In March 2017, Interior Secretary Ryan Zinke created the Royalty Policy Committee comprised of industry insiders and campaign donors to advise the Bureau of Land Management on the royalties generated from federal leasing of public mineral deposits. The Committee’s priority is crafting royalty policy that best serves the needs of the fossil fuels industry, and it’s stacked with representatives of companies that will benefit from lower barriers to leasing, particularly reduced fees for resource extraction and less stringent environmental reviews. We filed suit on behalf of the Western Organization of Resource Councils to stop it.
The Committee has operated in secret to advance industry interests. The RPC has violated federal transparency laws by failing to appropriately disclose the timing of its subcommittee meetings; failing to disclose the materials used by the Committee and its subcommittees; and limiting the public’s ability to address the Committee. But under the Federal Advisory Committee Act (FACA), agency membership of advisory committees like the RPC must be transparent, free of conflicts of interest, and composed of representatives of other stakeholders in public minerals, such as the communities who cope with the environmental degradation associated with leasing.
We filed suit against Secretary Zinke and the Department of the Interior on behalf of communities who advocate for sustainable leasing policy. We’re asking the Court to declare that the Committee is unlawful and require Secretary Zinke and the Department to comply with the law. We also sought emergency relief to open the Committee’s proceedings to the public and to add more diverse membership to the Committee.
March 29, 2017
Secretary Zinke chartered the new Royalty Policy Committee.
The Committee was announced to the public on April 3, 2017.
February 28, 2018
The Royalty Policy Committee held a full committee meeting.
In this meeting, Committee members proposed and approved dozens of recommendations designed to benefit industry. These recommendations were made to Secretary Zinke over the objections of the public.
June 6, 2018
The Royalty Policy Committee held a second committee meeting, at which it did the same thing.
August 7, 2018
We filed suit on behalf of the Western Organization of Resource Councils (WORC).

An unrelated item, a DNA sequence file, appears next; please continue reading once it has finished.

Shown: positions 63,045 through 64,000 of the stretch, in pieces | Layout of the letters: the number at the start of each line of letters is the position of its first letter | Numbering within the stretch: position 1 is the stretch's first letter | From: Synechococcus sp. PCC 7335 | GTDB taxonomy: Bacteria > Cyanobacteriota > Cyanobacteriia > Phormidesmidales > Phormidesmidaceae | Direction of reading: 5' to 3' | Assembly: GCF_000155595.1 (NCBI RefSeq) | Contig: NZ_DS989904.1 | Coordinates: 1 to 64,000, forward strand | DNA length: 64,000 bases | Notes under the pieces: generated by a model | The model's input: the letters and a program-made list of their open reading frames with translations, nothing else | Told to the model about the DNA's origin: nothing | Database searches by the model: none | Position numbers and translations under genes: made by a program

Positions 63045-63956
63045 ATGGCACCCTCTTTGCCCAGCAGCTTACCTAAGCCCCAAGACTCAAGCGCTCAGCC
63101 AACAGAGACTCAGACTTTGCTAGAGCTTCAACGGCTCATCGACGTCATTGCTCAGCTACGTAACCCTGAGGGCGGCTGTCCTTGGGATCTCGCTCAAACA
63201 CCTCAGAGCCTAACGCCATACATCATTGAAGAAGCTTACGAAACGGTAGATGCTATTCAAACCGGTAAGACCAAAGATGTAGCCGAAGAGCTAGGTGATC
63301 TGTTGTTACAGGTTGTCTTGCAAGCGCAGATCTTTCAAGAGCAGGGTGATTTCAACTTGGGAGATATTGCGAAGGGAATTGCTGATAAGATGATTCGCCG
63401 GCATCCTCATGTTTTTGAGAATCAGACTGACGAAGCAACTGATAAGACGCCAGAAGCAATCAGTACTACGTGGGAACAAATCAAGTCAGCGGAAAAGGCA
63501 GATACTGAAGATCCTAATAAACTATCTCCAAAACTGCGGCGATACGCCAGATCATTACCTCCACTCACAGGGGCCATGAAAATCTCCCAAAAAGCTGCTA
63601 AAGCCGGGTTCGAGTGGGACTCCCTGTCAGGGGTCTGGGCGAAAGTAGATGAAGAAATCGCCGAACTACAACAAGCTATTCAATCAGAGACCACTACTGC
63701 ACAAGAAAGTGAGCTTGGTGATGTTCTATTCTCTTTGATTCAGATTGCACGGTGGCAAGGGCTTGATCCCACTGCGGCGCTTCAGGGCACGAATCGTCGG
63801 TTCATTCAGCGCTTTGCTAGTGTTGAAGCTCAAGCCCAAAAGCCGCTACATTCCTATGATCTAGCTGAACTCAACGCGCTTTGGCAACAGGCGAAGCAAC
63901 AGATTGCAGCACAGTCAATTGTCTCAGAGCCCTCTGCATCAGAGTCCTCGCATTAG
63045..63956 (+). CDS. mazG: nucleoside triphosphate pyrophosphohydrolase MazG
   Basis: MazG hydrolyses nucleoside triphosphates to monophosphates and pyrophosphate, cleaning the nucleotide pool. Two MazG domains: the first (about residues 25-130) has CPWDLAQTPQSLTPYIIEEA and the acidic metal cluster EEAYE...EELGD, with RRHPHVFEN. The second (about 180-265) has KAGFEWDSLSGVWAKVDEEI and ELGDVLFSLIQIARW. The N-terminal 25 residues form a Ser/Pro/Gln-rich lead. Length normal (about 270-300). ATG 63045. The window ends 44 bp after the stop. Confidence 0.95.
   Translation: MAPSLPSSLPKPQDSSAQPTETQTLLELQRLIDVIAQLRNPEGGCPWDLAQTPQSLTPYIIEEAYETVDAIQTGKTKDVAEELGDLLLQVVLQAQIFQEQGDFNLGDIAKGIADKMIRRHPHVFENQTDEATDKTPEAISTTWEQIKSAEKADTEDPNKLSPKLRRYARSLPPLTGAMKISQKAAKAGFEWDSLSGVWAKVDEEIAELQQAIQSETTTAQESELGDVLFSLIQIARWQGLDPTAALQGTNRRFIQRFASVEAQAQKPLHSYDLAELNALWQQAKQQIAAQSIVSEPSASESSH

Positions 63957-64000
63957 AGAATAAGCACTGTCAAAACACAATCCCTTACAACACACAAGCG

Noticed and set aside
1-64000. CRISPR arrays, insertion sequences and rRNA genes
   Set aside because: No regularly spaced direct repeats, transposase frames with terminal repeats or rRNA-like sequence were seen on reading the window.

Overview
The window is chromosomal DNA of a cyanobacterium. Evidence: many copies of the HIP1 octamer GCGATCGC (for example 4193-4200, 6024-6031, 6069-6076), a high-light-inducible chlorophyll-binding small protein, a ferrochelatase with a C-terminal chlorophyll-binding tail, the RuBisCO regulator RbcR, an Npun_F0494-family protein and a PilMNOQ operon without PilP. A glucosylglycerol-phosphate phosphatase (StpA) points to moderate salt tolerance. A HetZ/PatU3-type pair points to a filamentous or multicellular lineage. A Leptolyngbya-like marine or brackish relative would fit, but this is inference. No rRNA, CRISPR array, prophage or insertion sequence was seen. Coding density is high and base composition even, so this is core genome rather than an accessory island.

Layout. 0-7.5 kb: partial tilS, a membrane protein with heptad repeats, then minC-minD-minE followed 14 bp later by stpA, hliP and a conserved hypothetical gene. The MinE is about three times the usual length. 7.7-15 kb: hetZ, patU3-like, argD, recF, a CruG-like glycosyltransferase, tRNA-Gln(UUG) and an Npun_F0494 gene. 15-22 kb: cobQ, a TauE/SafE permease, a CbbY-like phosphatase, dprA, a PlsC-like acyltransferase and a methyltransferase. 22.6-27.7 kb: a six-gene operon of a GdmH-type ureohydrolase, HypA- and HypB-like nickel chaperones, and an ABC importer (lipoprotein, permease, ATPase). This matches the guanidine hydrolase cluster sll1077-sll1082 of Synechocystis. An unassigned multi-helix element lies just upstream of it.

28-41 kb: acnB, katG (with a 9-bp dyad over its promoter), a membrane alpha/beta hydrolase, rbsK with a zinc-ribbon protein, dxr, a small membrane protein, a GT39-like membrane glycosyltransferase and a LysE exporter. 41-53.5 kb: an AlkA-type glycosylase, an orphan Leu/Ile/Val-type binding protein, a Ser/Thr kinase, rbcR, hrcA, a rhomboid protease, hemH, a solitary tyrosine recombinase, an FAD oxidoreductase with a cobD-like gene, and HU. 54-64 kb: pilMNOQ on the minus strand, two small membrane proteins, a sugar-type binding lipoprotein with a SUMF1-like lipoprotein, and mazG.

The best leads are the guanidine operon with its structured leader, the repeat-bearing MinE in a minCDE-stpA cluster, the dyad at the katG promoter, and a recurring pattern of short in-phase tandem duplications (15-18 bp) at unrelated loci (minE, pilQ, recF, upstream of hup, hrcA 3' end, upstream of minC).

WORC represents landowners, ranchers, and conservationists whose interests and livelihood are affected by increased federal leasing, and who benefit from full and fair royalties paid by the extractive industry. WORC and similar organizations have been shut out of the Committee’s membership deliberations.
November 28, 2018
We moved for a preliminary injunction against the Department, seeking to halt Committee business until Secretary Zinke complies with the law.
January 24, 2019
The court rejected the Trump administration’s attempt to dismiss our lawsuit.
In a partial denial of the administration’s motion to dismiss, the court is requiring the administration to explain why the public interest is served by delegating development of public lands and minerals policy to the fossil fuels industry. The administration must now demonstrate that the full RPC is not rubber stamping subcommittee recommendations harmful to ranchers, landowners, taxpayers, or conservationists. The administration must also show that it has released all materials generated for or by the full Committee.Learn More
April 21, 2019
Trump Administration Disbanding Royalty Policy Committee
Following pressure from our lawsuit, the Administration appears to have disbanded the RPC by allowing its charter to lapse. We and WORC are pressing forward in our legal challenge to stop the administration from relying on recommendations made by the illegally chartered RPC, and to force DOI to release records.Learn More